decision to allow the evidence was correct.
Second, there was no way, as Sanchez proposes, to limit “mention[ing] [the
marijuana] until the damages portion of the trial.” Pl.’s Reply Br. at 5. Liability and
damages were not tried separately. In fact, neither party ever asked for a bifurcated
trial. Without a pretrial request to bifurcate, the argument is forfeited. See Naeem
v. McKesson Drug Co., 444 F.3d 593, 609-10 (7th Cir. 2006) (holding that the
defendants forfeited their objection to a witness’s testimony by failing to raise it in
either their motion in limine to exclude the witness’s testimony or during the
testimony itself); see also FMS, Inc. v. Volvo Const. Equip. N. Am., Inc., 2007 WL
844899, at *7 (N.D. Ill. Mar. 20, 2007) (“Motions for a new trial are not designed to
permit litigants to re-argue the case under new legal theories.”); Extreme Networks,
Inc. v. Enterasys Networks, Inc., 2009 WL 679602, at *2 (W.D. Wis. Mar. 16, 2009)
(denying the defendant’s motion for a new trial based on the Court’s exclusion of its
expert after reasoning that “[t]o the extent defendant is raising new arguments to
bolster its position, it has forfeited these by failing to present them before the in
limine ruling.”). The Court did not err in allowing evidence that officers found
marijuana on Sanchez when he was arrested.
b. Sanchez Motion in Limine No. 5: Underlying Criminal Case
In his Motion in Limine No. 5, Sanchez moved to exclude all evidence of his
underlying criminal case. R. 176-4, Sanchez Mot. in Limine No. 5. Remember that
Sanchez was convicted in the underlying Illinois state court case for aggravated
driving under the influence. Now, Sanchez makes two arguments challenging the
extent to which the Court allowed evidence of his criminal conviction: first, Sanchez
asserts that this evidence “prejudiced [him] in the jury’s eyes.” New Trial Mot. at 5.
Second, he asserts that the Court should have allowed other details about his
criminal case, including that “[he] … continu[ed] to contest the disposition of [the]
underlying case,” “he was not allowed to testify on his own behalf,” and “discovery
was not provided to him.” Pl.’s Reply Br. at 5. The Court has already rejected
Sanchez’s first argument,7 so it need only address the second one here.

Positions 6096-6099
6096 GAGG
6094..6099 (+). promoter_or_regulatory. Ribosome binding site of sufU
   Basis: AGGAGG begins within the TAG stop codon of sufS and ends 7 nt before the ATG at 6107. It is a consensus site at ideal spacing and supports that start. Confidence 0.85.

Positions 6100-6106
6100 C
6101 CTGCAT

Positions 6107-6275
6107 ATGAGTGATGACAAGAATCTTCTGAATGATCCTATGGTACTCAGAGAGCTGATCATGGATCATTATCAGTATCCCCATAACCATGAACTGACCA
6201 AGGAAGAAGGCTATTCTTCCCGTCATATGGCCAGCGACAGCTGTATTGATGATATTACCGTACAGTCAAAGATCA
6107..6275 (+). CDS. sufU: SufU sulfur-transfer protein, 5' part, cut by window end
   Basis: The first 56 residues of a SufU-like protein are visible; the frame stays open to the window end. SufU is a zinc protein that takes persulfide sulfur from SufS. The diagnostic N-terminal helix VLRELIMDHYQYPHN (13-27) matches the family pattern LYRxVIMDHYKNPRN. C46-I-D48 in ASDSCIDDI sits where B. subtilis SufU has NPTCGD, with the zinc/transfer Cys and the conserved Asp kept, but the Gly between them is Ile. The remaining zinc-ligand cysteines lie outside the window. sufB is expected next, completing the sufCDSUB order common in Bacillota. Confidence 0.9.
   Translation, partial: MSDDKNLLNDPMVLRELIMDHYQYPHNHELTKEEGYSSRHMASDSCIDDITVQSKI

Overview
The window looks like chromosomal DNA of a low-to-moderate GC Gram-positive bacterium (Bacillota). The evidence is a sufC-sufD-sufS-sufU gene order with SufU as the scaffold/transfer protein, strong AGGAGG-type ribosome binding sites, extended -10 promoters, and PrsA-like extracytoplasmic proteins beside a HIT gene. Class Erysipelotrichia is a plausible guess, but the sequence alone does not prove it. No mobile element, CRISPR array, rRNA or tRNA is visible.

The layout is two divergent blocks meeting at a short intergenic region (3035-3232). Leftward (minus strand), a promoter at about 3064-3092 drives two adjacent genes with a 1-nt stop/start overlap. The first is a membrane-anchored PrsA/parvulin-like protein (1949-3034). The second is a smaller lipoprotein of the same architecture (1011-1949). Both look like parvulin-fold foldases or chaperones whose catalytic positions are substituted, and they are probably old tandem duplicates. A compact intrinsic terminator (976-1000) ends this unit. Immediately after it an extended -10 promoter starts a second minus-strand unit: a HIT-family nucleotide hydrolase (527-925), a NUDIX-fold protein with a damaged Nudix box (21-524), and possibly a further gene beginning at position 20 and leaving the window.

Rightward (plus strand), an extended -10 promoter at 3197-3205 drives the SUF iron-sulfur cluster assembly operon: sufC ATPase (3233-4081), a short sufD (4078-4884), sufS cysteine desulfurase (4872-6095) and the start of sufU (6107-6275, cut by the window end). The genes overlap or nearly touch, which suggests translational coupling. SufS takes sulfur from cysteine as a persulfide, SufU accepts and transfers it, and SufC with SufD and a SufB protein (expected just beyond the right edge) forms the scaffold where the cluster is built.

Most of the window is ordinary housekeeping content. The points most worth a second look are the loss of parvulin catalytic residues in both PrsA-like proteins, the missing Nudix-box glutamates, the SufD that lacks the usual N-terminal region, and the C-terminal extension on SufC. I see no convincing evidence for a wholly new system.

The Court did not err when it refused to admit extraneous details about
Sanchez’s criminal case. Evidence of Sanchez’s post-conviction challenge had little
probative value—and really none at all—and would only serve to confuse the jury.
By July 2015, the Illinois Appellate Court and Supreme Court had dismissed
Sanchez’s direct appeal and the Illinois Appellate Court had already denied his
Court analyzed the admissibility of Sanchez’s underlying conviction in two pretrial orders. In one pre-trial order, the Court denied Sanchez’s motion in limine to exclude
the underlying convictions after reasoning that “the D.U.I. conviction is relevant. As a
matter of issue preclusion, Garcia will be able to use the conviction to establish that
Sanchez was in fact driving under the influence of alcohol or drugs—a required element of
the crime of which Sanchez was convicted.” Pre-PTC Order at 3. And in a later pre-trial
order, the Court explained that the underlying conviction was admissible because “there
was a final judgment in the prosecution and Sanchez cannot mount a collateral attack on
the conviction in this lawsuit. … [T]he conviction is a final judgment that is entitled to
preclusive effect about the issues that were necessary to the judgment.” PTC Order at 2-3.
That Sanchez was amidst a post-conviction proceeding at the time of the trial also did not
affect the preclusive force of the conviction. See R. 227, 08/03/15 Minute Entry (“[The postconviction proceeding] does not undermine the binding force of issue preclusion, there is a
question, in Illinois law, whether an appeal renders preclusion inapplicable, see Langone v.
Schad, Diamond, 943 N.E.2 673, 687 (Ill. App. Ct. 2010), but no case law suggests (and
certainly none cited by Plaintiff) that a post-conviction petition renders a judgment nonfinal for issue preclusion purposes.” (italics added)). So the conviction established, and thus
had to be allowed into evidence, that Sanchez was under the influence on the night of his
post-conviction petition. See People v. Sanchez, 2013 IL App (1st) 110900-U
(denying direct appeal), appeal denied, 2 N.E.3d 1049 (Ill. 2013); People v. Sanchez,
2 N.E.3d 1049 (Table) (Ill. 2013) (denying direct petition for leave to appeal to the
Illinois Supreme Court); People v. Sanchez, 2015 IL App (1st) 130369-U (denying
post-conviction appeal), appeal denied, 39 N.E.3d 1009 (Ill. 2015). So, by the time
this trial was underway, Sanchez was only waiting on his post-conviction petition
for leave to appeal to the Illinois Supreme Court; as it turns out, the petition was